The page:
How Do I Perform a Background Check and What’s the Cost?

A background check can range from $15 for a Florida Level 1 search to a several hundred dollars for a Level 2 check.

You can save money by asking the applicant about their criminal conviction if the primary purpose of your background check is to avoid hiring someone with a criminal conviction that concerns you.

If your policy is that a conviction likely disqualifies someone from employment with your company, then. It is better to find out earlier in the selection process. That will save both your Company and the applicant from wasting time; and will have the added benefit of avoiding the expense of the Background Check. Just ask candidates if they have been convicted of any crime and have them describe the circumstances. If it is apparent that the record is disqualifying, then no background check is necessary, and no further consideration of the applicant is required. You’ll be able to weed some applicants out and save time and money by not performing the background checks. You cannot ask about arrests, just convictions. If a background check shows an arrest without a conviction, you cannot consider it in the hiring decision.

Unless there are specific regulations requiring you to refrain from hiring convicted felons, you are permitted to hire them. In fact, you may be eligible for a sizeable tax credit for hiring a recently released felon under the Workers Opportunity Tax Credit.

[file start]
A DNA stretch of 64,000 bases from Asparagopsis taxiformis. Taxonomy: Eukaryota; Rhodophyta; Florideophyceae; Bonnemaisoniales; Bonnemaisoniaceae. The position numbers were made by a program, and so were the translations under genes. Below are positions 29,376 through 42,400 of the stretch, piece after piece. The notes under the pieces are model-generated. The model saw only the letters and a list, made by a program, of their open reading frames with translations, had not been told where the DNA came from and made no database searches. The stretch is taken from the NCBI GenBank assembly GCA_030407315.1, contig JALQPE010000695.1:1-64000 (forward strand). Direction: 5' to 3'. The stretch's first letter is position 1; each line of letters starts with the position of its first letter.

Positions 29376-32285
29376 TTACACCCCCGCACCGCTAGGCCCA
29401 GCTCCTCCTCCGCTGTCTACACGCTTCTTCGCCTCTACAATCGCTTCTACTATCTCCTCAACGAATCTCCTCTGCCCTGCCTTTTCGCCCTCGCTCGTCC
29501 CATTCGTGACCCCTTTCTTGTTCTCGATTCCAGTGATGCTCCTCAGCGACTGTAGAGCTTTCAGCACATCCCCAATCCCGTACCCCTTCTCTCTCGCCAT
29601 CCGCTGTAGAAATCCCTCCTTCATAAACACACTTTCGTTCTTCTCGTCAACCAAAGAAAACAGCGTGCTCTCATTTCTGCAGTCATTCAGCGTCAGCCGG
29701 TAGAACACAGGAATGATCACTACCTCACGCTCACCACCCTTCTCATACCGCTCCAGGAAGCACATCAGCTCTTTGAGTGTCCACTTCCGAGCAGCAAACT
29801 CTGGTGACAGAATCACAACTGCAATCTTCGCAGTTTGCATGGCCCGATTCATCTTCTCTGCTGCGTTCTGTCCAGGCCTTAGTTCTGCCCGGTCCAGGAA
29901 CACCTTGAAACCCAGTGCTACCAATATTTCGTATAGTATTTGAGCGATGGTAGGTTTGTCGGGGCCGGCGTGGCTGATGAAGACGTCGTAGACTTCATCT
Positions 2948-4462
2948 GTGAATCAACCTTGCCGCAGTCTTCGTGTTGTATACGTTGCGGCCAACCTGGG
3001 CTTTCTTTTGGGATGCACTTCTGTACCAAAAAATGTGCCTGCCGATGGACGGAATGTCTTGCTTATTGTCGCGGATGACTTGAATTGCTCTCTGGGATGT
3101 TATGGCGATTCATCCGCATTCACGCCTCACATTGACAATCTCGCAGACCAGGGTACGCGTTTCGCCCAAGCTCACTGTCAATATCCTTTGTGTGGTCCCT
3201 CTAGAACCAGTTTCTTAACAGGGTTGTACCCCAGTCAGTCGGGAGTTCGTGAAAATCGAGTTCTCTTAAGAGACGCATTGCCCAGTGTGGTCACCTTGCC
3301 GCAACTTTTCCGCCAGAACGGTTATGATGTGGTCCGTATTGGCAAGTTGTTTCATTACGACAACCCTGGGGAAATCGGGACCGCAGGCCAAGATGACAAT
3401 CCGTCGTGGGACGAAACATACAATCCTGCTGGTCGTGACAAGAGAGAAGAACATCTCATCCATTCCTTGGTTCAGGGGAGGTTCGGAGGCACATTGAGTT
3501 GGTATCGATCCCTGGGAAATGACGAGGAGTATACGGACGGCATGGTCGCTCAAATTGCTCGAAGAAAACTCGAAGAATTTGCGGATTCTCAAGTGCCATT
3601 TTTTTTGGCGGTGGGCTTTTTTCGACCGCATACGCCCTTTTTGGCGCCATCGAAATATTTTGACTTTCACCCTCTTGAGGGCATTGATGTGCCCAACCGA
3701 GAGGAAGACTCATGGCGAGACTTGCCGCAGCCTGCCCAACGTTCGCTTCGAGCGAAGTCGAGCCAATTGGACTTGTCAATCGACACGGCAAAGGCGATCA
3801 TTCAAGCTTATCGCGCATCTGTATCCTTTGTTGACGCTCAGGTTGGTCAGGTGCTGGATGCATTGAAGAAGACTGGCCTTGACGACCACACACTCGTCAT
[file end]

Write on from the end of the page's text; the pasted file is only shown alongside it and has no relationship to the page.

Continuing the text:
In considering whether to hire a person with a criminal past, the exercise of common sense is called for. There are many factors to consider. For example, what’s the timing of the conviction? A 30-year-old applicant who was convicted of a drug offense when he was 18 probably shouldn’t be disqualified from consideration for most jobs but if the conviction is more recent then the decision may be different.

What about an applicant for a retail clerk position with a DUI felony conviction? The conviction itself should not disqualify the applicant because it has no connection to the work he is being hired to perform. On the other hand, if the applicant is applying for a driver position, their DUI felony record may be very significant to your decision.

You’ve decided to do a background check. What’s the first step?

Before you meet with prospective employees, find a reputable and accredited Background check provider. HR Risk Advisor can help you with this. Then, using the provider’s forms and processes, you will let the potential hire know that you need a background check, and obtain their written consent.

What should you do with the results of the background check?

The information provided by a check is an invaluable tool in helping you decide to hire or not hire, or to hire with conditions. In some cases, it may be easy: the employee may be clean across the board or may have a disclosure that disqualifies them for the position or any other position with the firm.

In many cases, though, it’s not so clear. You may choose to hire but subject the employee to a longer probationary period and greater supervision, or restrict their access to certain machinery, databases or tasks. Employees with significant disclosures may present a greater risk to your business but may also offer a greater reward as they may be very grateful to you for offering them that chance for employment. Tight labor markets have made many employers re-think their hiring requirements, and you too may need to review and restructure your hiring protocols.

HR RISK ADVISOR can help you navigate your hiring decisions. Call HR RISK ADVISOR at 954-552-5162.